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Looking Ahead with Confidence – LPAs & Care Home Fees

It’s a difficult prospect to face but, at some point in our lives, we may lose the ability to make decisions for ourselves. This is known as ‘lack of mental capacity’, and perhaps the most common reason these days is one of the illnesses related to old age, like dementia – although it can also come about as the result of an accident, or other illnesses.

A Lasting Power of Attorney is a legal document that lets us (the donor) appoint one or more people (known as ‘attorneys’) to help us, in case at some time in the future we can’t make our own decisions about how our money is managed, or how we are cared for. An LPA doesn’t come into force until the donor loses the capacity to make decisions for themselves. They are there as a kind of insurance policy for us, to make sure that important financial and healthcare decisions are made by someone we know and trust to have our very best interests at heart.

An attorney must be aged 18 or over, and could be a relative, friend, professional (such as a solicitor) or a husband/wife/partner. They need to be chosen carefully, taking into account how well they look after their own affairs (financial and personal), how well you know and trust them, and how happy they will be to make decisions for you.

With an LPA, you can ensure that your future healthcare and financial situation is in line with your wishes by stipulating your choices in writing. And you can add other things too: one lady, who knew her daughter disapproved of some of her friends, put in the LPA that her daughter would not have the power to tell any future care provider to bar those friends from visiting!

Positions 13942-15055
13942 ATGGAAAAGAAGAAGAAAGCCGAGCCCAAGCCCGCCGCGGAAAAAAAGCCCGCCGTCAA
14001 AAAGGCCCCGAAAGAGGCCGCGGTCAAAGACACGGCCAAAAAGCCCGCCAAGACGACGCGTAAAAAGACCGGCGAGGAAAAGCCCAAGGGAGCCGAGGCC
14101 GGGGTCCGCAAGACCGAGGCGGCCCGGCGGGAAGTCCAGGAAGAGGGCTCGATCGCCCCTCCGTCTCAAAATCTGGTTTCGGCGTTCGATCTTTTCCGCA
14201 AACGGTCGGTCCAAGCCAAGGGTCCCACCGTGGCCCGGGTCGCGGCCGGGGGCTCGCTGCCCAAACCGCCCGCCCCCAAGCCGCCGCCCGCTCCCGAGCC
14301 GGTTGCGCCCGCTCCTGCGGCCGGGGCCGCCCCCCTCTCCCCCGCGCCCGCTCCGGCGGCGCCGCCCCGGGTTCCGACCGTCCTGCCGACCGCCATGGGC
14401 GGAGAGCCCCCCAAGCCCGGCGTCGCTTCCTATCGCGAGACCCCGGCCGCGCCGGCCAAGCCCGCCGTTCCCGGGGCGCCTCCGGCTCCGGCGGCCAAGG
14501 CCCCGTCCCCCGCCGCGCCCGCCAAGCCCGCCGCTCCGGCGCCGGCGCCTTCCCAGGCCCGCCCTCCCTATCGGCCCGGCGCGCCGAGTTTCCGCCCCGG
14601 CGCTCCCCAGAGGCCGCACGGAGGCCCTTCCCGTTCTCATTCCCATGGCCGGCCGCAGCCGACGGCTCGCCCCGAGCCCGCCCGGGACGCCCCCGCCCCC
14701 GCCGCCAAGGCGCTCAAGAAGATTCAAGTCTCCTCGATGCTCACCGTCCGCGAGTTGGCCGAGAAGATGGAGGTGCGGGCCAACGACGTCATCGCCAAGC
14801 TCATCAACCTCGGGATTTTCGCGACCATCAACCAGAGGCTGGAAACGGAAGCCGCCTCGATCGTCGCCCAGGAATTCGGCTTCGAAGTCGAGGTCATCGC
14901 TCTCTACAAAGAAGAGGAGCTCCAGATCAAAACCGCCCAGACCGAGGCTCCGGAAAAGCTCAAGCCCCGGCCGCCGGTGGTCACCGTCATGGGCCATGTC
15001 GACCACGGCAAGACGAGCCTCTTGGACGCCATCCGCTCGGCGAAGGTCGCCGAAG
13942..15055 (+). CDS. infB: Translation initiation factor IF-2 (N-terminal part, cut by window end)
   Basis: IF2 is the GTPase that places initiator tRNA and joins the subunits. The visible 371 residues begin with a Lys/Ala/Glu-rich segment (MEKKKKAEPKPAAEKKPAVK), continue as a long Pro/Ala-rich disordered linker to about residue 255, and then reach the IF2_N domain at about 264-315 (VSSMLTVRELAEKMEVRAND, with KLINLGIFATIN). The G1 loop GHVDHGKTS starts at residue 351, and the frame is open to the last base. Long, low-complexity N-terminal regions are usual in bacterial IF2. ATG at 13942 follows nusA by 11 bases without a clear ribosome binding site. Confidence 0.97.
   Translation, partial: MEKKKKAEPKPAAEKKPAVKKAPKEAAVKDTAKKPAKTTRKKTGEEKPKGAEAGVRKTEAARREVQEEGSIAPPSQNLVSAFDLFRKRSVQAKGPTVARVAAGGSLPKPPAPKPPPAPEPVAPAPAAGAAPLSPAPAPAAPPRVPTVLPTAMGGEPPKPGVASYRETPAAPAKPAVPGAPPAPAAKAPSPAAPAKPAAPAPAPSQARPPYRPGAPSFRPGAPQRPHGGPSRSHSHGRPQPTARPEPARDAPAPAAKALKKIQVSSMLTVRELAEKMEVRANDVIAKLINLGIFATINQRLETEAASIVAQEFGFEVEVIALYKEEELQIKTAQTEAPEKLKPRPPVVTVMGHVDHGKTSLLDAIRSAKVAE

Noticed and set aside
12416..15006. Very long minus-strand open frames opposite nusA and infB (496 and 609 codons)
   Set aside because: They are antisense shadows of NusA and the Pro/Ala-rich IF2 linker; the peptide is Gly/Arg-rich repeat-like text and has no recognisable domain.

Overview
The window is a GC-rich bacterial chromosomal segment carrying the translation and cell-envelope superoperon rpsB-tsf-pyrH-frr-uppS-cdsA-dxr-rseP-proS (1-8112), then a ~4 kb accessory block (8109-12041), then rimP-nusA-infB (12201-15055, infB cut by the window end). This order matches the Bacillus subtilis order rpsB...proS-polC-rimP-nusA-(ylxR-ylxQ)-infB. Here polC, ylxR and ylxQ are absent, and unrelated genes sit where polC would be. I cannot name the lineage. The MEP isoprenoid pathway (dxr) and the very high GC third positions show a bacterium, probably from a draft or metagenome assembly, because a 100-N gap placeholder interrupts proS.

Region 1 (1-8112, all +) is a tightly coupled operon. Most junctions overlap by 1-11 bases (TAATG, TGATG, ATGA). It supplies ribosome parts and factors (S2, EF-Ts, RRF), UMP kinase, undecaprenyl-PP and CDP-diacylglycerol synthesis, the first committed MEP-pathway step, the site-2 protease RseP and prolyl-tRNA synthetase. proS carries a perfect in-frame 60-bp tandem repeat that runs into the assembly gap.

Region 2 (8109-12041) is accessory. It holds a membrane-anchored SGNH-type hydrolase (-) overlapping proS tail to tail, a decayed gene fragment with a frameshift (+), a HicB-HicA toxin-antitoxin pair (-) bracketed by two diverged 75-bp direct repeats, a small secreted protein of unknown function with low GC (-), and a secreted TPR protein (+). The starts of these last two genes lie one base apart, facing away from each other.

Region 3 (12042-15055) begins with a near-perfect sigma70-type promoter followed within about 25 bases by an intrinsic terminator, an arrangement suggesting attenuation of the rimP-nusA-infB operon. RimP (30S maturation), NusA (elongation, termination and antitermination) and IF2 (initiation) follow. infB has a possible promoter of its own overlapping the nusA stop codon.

Sometimes people with LPA will need to liaise with local authorities and/or the NHS, to help decide whether a care home or a nursing home is best for their donor, or whether they should stay at home with help from Social Services.

All these options can be expensive, complicated and confusing to negotiate. But a Health and Welfare LPA can help your attorney when applying for continuing care funding on your behalf, by giving extra leverage and an element of control, adhering to your own wishes as far as possible.

If a residential care home is the preferred option, this can have implications for your estate. Currently, if you live in England and your capital (the combined value of your savings and property) is above £23,250, you will need to contribute towards care home fees, though you will be allowed a personal expenses allowance of £24.50 a week. If you live in Wales, the allowable capital threshold is £50,000, with the personal expense allowance being the same at £24.50.

We can help safeguard your interests with advice on choosing the best LPA attorneys, or act as your attorney ourselves. We’ll also advise on how to make the most effective decisions, both financially and practically, when it comes to choosing and paying for care homes. So you can rest assured, look ahead with confidence and get on with enjoying life in the present moment.

Contact us
TLB Planning specialises in legal affairs, insurances and funeral plans to take you and your loved ones “Through Life and Beyond”.

Our Legal Services staff have extensive experience in the field and are all STEP (Society of Trust and Estate Practitioners) qualified Will Drafters, so you can be confident that we provide the highest professional standards.

If you would like to talk to us about your plans for Lasting Powers of Attorney, wills, Guardianship Clauses, trusts and other matters, do get in touch on 01792 342 673 or email us at